Ritual Behavior in the Late and Terminal Classic: An Application of Ethnoarchaeology in the Southern Maya Lowlands to Terminal Deposits
In the Late and Terminal Classic periods (~750-900 B.C.) ancient Maya city centers in the southern lowlands changed in terms of population, political, and ritual climate. These changes resulted in marked emigration, depopulation of various city centers, and the fall of divine kingship. Across the Maya region, archaeologists have encountered heterogeneous surface deposits, many of which are associated with final occupational phases. Variously identified as problematic or terminal, I argue these deposits may provide unique insights into ancient Late and Terminal Classic ritual behavior; as such, they may further our understanding of the complex processes associated with collapse. In this poster, I consider ethnoarchaeology as a potential research strategy for examining the archaeology of collapse-era ritual in the Maya lowlands. I propose studying modern ritual engagement of ancient shrines as a potential analogue for evaluating ancient terminal deposits. I demonstrate how applying ethnoarchaeological methodologies may help address questions about ancient behavior and intentionality.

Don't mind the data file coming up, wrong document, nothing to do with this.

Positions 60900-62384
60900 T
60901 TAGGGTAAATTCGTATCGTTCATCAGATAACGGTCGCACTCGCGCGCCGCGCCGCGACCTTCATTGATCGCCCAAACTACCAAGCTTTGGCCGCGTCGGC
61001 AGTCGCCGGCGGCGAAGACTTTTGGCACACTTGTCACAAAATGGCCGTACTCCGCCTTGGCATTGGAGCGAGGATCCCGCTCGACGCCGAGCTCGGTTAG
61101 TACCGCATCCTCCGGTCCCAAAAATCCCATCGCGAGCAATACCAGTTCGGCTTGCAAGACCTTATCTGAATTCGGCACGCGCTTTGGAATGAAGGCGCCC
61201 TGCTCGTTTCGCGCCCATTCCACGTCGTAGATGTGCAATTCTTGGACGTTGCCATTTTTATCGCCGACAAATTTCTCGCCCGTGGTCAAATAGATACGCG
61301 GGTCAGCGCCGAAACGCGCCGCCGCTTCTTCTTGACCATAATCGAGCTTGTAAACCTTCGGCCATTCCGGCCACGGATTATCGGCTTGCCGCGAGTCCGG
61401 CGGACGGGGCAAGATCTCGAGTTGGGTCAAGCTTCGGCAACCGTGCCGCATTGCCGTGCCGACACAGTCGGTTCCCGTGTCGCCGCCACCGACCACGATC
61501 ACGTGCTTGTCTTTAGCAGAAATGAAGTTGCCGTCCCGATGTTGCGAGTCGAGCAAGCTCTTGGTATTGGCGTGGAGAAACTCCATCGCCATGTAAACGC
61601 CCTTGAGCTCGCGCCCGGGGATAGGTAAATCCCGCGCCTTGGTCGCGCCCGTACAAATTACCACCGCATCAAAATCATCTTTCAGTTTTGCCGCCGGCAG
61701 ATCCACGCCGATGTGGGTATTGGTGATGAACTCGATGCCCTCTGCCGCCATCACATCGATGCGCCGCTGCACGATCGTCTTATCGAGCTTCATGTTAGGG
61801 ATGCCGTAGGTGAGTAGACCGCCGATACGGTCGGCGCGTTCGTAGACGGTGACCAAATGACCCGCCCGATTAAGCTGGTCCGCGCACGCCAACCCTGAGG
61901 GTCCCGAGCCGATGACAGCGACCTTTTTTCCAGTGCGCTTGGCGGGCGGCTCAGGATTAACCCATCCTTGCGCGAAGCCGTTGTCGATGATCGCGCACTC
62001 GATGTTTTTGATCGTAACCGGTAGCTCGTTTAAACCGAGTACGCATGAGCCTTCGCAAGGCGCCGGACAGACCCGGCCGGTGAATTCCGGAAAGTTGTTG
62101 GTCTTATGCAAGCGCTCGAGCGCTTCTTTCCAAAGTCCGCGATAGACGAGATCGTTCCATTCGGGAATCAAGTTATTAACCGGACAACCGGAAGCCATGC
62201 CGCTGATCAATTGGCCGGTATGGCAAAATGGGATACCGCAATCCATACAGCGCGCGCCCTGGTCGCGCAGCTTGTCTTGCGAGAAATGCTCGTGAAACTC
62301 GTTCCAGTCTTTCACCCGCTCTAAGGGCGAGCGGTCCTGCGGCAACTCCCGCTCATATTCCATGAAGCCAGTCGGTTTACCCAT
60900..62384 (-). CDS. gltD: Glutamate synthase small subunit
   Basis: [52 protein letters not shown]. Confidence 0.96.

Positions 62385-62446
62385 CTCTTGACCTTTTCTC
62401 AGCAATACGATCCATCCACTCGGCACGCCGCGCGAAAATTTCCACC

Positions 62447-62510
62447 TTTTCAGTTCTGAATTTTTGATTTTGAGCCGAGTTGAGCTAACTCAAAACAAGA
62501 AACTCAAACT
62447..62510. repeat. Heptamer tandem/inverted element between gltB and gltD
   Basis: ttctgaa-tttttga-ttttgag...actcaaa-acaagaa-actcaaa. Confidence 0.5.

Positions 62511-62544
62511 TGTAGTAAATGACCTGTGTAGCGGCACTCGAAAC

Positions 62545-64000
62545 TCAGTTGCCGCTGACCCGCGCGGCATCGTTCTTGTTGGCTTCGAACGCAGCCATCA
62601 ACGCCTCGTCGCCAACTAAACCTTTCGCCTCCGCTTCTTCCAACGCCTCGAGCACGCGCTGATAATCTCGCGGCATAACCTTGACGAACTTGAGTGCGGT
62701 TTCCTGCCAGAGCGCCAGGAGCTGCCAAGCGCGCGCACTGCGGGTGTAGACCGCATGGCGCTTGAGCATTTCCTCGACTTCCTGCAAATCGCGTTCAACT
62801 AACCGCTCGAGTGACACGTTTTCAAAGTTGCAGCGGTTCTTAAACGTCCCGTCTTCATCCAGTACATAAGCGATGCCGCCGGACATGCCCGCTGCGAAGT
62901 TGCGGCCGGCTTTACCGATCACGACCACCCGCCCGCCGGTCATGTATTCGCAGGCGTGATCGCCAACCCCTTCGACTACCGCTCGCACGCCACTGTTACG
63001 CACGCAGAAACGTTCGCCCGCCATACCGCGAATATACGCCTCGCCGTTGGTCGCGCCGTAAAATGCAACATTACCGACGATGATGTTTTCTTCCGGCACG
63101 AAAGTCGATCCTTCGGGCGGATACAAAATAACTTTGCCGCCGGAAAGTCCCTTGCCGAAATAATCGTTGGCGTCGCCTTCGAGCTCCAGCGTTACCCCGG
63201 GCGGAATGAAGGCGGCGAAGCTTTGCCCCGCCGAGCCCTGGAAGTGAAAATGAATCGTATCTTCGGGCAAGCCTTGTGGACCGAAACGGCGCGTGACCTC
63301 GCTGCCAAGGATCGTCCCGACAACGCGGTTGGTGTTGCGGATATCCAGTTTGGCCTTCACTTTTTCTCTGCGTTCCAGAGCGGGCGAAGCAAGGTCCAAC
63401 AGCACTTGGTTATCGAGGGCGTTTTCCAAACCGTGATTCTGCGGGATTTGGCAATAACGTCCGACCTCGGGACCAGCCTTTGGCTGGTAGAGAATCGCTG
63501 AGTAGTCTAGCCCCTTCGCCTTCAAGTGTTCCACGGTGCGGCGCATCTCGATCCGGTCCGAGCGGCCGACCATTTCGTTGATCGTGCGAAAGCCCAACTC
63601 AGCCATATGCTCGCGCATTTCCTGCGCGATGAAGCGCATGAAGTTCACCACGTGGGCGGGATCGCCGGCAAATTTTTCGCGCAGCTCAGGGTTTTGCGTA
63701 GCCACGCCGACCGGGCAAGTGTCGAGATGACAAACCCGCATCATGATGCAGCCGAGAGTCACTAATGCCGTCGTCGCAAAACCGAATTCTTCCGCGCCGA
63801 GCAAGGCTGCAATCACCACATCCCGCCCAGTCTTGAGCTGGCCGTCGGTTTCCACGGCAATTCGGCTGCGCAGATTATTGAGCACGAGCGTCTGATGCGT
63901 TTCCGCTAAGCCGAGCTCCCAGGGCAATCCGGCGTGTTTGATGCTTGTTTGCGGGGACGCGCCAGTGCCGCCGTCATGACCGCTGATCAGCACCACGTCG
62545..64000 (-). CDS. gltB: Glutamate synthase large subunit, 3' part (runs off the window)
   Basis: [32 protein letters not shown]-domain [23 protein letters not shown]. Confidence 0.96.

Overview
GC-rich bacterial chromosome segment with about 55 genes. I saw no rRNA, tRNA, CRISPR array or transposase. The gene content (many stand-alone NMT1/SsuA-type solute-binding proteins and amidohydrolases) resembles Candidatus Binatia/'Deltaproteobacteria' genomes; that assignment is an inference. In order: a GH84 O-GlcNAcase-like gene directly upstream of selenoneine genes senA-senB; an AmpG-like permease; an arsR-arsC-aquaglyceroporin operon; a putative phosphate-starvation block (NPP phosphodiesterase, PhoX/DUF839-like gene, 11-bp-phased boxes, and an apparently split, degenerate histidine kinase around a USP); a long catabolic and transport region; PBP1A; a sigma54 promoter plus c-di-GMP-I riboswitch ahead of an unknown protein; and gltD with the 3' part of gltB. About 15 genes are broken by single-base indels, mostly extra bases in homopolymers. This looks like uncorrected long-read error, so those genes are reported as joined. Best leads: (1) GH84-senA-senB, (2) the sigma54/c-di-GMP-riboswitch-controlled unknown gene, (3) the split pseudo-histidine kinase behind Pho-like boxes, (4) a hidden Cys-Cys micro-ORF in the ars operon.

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Ritual Behavior in the Late and Terminal Classic: An Application of Ethnoarchaeology in the Southern Maya Lowlands to Terminal Deposits. Haley Austin, Olivia Navarro-Farr. Presented at The 81st Annual Meeting of the Society for American Archaeology, Orlando, Florida. 2016 ( tDAR id: 404515)
min long: -107.271; min lat: 12.383 ; max long: -86.353; max lat: 23.08 ;